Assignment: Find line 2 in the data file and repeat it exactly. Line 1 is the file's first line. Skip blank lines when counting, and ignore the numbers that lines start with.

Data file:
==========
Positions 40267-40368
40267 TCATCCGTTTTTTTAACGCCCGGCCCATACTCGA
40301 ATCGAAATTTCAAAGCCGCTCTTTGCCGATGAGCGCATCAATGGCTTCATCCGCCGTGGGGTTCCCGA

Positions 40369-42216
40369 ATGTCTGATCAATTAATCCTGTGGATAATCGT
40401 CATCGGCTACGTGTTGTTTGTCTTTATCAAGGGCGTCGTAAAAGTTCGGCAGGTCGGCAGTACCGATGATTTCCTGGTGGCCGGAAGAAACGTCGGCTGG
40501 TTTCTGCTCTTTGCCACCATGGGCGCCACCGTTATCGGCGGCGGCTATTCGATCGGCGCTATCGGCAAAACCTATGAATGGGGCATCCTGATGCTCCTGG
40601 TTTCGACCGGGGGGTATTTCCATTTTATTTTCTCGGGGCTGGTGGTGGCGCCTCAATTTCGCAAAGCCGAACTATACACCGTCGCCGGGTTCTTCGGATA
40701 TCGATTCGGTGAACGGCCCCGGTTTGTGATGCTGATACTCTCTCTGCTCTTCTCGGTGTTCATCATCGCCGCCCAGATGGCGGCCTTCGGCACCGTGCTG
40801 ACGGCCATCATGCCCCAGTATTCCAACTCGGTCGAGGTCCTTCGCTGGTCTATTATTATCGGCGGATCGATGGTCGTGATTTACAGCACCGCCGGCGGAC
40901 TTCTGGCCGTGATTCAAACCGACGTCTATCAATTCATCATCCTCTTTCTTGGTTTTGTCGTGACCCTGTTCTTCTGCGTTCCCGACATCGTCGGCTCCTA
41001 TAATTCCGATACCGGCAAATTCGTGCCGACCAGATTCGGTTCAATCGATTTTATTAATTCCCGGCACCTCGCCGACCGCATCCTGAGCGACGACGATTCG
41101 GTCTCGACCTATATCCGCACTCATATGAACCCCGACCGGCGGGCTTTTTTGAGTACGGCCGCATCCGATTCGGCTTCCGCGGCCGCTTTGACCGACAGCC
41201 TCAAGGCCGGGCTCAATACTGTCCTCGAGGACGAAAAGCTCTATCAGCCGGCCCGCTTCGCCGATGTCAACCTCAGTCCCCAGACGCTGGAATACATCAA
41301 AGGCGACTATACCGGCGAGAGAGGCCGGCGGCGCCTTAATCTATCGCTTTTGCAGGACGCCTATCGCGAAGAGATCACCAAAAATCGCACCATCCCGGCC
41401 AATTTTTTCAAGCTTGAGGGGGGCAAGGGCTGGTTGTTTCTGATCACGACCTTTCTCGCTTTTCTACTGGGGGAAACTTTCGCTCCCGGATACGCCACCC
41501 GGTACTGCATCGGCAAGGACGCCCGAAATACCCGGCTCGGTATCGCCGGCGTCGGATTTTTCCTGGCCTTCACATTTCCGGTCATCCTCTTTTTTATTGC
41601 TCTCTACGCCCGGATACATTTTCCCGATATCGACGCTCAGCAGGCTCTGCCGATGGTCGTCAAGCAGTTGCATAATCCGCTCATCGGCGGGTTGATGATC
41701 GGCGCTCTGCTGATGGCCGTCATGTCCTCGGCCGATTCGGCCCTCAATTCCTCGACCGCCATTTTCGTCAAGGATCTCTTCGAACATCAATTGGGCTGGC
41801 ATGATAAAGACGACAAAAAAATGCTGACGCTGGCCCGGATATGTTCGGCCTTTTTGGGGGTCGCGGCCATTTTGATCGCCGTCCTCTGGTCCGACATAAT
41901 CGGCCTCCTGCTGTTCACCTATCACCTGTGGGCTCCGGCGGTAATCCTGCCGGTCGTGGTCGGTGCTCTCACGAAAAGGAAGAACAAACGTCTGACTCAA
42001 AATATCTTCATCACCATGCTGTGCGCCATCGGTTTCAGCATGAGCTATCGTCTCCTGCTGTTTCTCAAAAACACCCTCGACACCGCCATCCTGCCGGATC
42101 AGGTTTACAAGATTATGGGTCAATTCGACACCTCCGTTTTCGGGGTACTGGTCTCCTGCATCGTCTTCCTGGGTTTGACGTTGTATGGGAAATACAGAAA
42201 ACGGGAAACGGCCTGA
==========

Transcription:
40267 TCATCCGTTTTTTTAACGCCCGGCCCATACTCGA